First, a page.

Eight children in nine years. They live on this Vermont hill farm and the children are 9,8,7,5,4,3,2,1. Like the countdown for a homespun rocket. In the gap between seven and five: perhaps a few swings in a rocking chair, maybe a brushing of long hair. “Mama,” the whole world cries.
Steamy sweat dampens Addie’s hair and drips down her face to hiss on the wood-burning cook stove. Pots filled with glass jars of peas, beans and corn bubble in turn. Her children sit on the granite step and shell peas, snap the ends off beans, shuck leaves and silk from corn. They weed, they pick, they milk and cook and wash up and tumble hay, these children. We had a garden where yours is, plus other cornfields. We jumped on beans in the barn loft to shell them, then had to sweep them up for Mom to wash.
Scrub the milk pails and wipe the floors clean. Fill a string-handled can with blackberries from the south-facing knoll. Empty the can into a pail to bring home to waiting jars. We always had to do our chores before we played, but we never thought anything different because that’s the way it always was.
In the early 1940s, Addie and the children care for the cows and horses, pigs and chickens. George works on the town roads, bookended by the milking. The youngest children are sent to scatter corn and reach under broody hens for eggs. One girl would rather follow her older brothers into the barn than her sisters around the house. She’s taught to milk the small herd of Jersey crosses. Twice a day she slips next to her dad and leans into the warm bulk of a cow. Learns to grip the teat up high and squeeze her fingers, one after the other, to coax streams of milk into the steaming pail at her feet. I was Dad’s favorite.
Summer evenings, after the hay is loaded loose in the wagon and piled high into the barn’s loft, the children scatter across the freshly mown field and smack a baseball over rough ground. Their parents and visiting aunts and uncles, tired to dust, arc aching arms overhead and throw the ball back to waiting hands. Of course the work had to be done first, but those were special times to see Mom laughing like a kid. I can’t believe the woods here now! These were all hay fields, you know.
Addie listens for the snort of the horses on winter weekends. She looks up from the dry sink to see the pair coming down the hill. Holds her thin sweater closed with one hand across her chest as she pulls the back door shut with the other. The horses stop and wait for her to unhitch their load, breath steaming. Two more logs brought down the trail as George and their sons continue cutting deep in the woods. Addie detaches the logs and turns the horses back uphill for another load. They did that all day.
While World War II brews and spills over, kerosene lamps still light the farmhouse and barn. Every week Addie warms buckets of water on the stove. She fills a metal tub on the floor for baths. The kids carry in well water for the baths and the cranky, gas-powered washing machine. Addie washes all a day long, coaxes the machine to start each load. I don’t know how Mom did it, bless her heart. I still miss her.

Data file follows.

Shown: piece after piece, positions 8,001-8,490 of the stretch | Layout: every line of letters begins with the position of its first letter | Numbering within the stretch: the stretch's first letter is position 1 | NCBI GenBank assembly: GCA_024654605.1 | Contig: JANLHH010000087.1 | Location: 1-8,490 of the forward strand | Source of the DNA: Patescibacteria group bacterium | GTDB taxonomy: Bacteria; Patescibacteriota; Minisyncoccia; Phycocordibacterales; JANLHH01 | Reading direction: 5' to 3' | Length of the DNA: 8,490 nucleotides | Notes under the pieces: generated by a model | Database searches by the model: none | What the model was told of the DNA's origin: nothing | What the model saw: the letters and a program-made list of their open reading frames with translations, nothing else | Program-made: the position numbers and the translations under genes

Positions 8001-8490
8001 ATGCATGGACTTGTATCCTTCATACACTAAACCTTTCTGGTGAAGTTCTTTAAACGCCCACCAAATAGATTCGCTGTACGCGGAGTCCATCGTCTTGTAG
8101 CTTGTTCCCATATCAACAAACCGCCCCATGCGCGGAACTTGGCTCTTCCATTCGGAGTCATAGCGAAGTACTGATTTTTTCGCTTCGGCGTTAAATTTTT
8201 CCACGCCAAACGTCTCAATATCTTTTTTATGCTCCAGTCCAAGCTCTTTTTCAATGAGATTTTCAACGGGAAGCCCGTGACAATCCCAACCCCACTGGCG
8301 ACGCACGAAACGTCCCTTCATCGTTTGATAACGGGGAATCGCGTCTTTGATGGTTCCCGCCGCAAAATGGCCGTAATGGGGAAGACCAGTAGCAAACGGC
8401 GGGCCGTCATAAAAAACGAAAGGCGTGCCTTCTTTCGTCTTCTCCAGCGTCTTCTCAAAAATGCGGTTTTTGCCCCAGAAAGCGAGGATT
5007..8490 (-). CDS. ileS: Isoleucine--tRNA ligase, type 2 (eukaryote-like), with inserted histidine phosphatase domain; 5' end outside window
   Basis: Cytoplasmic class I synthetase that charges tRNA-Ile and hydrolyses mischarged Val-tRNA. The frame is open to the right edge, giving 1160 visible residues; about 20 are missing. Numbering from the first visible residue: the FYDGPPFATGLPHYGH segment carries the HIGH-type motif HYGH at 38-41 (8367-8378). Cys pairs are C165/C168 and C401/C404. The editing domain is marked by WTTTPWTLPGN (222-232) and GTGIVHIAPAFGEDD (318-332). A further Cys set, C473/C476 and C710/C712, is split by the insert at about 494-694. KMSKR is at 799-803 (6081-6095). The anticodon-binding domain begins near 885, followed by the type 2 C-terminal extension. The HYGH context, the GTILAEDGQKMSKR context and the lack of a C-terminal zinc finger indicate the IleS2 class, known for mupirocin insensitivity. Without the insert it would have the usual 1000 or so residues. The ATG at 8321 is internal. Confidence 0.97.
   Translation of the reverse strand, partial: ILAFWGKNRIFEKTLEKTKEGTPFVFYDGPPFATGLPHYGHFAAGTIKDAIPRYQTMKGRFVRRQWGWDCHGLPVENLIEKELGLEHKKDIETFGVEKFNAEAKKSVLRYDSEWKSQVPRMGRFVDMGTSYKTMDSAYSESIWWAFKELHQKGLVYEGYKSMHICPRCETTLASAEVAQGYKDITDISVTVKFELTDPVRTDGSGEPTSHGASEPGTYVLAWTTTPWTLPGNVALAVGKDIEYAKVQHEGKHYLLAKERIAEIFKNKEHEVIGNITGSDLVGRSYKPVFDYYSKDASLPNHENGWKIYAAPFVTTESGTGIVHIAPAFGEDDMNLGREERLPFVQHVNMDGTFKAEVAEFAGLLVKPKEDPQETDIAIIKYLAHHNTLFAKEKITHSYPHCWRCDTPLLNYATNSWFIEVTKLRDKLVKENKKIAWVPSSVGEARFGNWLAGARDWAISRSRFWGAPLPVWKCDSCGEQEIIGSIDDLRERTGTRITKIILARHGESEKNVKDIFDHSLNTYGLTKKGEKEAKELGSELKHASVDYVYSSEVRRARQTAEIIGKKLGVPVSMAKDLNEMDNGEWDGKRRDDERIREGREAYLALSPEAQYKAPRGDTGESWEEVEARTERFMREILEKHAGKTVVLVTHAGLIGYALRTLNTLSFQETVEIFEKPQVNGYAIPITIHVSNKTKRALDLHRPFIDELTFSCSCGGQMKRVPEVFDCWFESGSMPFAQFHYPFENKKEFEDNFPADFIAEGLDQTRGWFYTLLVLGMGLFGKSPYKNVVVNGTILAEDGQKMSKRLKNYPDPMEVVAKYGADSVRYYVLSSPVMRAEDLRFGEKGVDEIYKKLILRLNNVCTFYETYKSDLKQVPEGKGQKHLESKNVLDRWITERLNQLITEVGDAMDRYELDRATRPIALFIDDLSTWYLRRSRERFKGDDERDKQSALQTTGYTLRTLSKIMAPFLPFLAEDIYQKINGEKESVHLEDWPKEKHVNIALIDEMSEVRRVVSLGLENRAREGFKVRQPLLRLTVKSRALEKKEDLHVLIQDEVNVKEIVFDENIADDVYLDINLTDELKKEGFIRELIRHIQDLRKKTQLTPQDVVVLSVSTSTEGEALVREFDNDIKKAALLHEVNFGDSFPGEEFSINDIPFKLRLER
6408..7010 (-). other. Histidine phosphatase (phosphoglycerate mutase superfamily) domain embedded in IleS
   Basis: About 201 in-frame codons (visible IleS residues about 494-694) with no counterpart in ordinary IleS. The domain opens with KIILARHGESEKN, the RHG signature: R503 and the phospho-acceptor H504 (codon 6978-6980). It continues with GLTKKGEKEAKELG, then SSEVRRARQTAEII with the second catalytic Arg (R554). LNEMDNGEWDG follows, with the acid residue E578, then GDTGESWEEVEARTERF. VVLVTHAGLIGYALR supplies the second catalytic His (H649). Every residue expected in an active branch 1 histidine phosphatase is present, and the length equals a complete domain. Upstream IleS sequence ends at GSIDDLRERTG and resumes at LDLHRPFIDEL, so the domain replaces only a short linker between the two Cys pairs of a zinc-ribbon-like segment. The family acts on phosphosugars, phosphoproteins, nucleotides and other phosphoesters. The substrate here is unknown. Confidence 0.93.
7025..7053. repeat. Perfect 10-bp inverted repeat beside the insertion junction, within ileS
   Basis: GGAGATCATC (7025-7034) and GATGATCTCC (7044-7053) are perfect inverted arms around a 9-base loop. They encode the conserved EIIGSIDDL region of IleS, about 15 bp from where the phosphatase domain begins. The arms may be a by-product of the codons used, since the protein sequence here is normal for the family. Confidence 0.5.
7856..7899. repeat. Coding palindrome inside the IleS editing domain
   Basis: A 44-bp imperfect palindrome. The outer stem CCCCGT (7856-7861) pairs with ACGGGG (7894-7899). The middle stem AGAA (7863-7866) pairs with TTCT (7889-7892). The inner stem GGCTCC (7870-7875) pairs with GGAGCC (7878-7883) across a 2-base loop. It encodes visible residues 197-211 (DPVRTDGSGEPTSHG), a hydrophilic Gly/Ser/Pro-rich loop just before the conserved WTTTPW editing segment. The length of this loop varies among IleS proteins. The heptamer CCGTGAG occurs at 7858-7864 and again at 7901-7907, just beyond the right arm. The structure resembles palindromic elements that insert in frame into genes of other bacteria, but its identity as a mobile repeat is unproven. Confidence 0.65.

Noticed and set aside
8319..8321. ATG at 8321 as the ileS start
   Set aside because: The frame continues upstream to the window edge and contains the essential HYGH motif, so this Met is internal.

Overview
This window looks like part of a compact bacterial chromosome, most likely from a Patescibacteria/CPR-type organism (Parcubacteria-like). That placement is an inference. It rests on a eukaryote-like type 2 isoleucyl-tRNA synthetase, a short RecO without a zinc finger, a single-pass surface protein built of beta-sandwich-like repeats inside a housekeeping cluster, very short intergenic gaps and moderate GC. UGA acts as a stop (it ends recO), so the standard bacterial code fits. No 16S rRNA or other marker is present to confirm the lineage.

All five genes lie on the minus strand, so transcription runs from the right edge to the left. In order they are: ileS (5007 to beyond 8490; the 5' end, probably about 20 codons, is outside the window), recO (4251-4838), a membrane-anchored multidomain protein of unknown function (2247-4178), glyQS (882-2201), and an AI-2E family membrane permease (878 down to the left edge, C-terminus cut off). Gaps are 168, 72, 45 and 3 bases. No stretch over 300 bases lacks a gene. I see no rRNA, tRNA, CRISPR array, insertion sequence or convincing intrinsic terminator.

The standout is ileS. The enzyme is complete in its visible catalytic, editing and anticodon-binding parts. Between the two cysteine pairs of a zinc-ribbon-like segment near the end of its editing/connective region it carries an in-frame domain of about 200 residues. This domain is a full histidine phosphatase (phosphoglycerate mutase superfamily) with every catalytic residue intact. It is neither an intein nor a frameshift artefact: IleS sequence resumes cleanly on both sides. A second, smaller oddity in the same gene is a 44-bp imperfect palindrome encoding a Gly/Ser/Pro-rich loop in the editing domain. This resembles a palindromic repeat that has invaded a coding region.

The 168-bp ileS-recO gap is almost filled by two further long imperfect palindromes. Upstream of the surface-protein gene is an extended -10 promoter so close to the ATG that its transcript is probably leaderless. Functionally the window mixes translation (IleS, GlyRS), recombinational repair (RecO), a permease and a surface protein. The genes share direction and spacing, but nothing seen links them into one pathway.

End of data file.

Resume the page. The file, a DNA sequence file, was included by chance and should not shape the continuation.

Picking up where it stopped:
No one’s ever made a go of this woodland farm for more than a few or a dozen years. The soil a thin skin above ledge. Land more suited to moss than hay and crops. By no small measure of loss and of grace, I’ve returned to a place others have decided to leave, been forced to leave, left. How to stir life from leavings, in this blend of ancient bedrock and modern privilege?
I lift stone-creased potatoes from the gardens, lead the sheep to graze between the trees. Jam the berries, collect the eggs, carry in the firewood. An element of choice, my choice, cleaves my efforts from Addie’s, from those who tended life all the day long, who built the endless stone walls, whose bones lie under my feet. This choice can thin tasks to an echo, a wrinkled reflection of the earlier lifeways.
I’m grateful for an ability to choose and I welcome the parting, even as I walk the same homeground as Addie—our hands, and our children’s hands, taking in the welcome warmth of a gathered egg. There was no place for pastoral romance in Addie’s life. Midnight coyotes and Lyme-bearing ticks nip most sentiment from my own. Still, I wonder, was Addie also pulled by the first spring beauties to open at her feet? Did she look to the eastern ridge each dawn and catch the brief glow of rending? Did she ever think about who walked the pastures before her, and who would mind the animals to come? Were there moments to dream? We moved from there to another farm over the hill when I was seven or eight. My favorite place was where a lot of lady slippers were. Not sure if I could still find that or not.
At the first lean toward spring, snow ragged and worn, I sit on the barn foundation’s remaining wall. Frost weeps through layers of cold flat slate. Through the trees, I feel the press of a young girl making her way into the barn to milk. The air dense with cows’ breath, with the girl, with Addie. The scrape of a stool, flicker of lamplight, ring of the first warm stream into pail—all stacked in stone and caught in the twist of a branch, trunk, root. The woods have returned to this rocky hillside, hayfields grown to memory. The heat of lives gone by remains.
Melanie Viets is a shepherd and small-scale farmer from Vermont. She serves as an editor at The Learned Pig and her writing has appeared in Narrative, Big Sky Journal, Whitefish Review, and other publications. Read more about Melanie on her website.
The image at the head of this piece is by the French artist Yves Berger. His work is concerned with the human soul and the co-existence of the living and the dead. He lives in the French alps.
The author would like to thank the Stevens family for sharing their childhood farm memories and stories.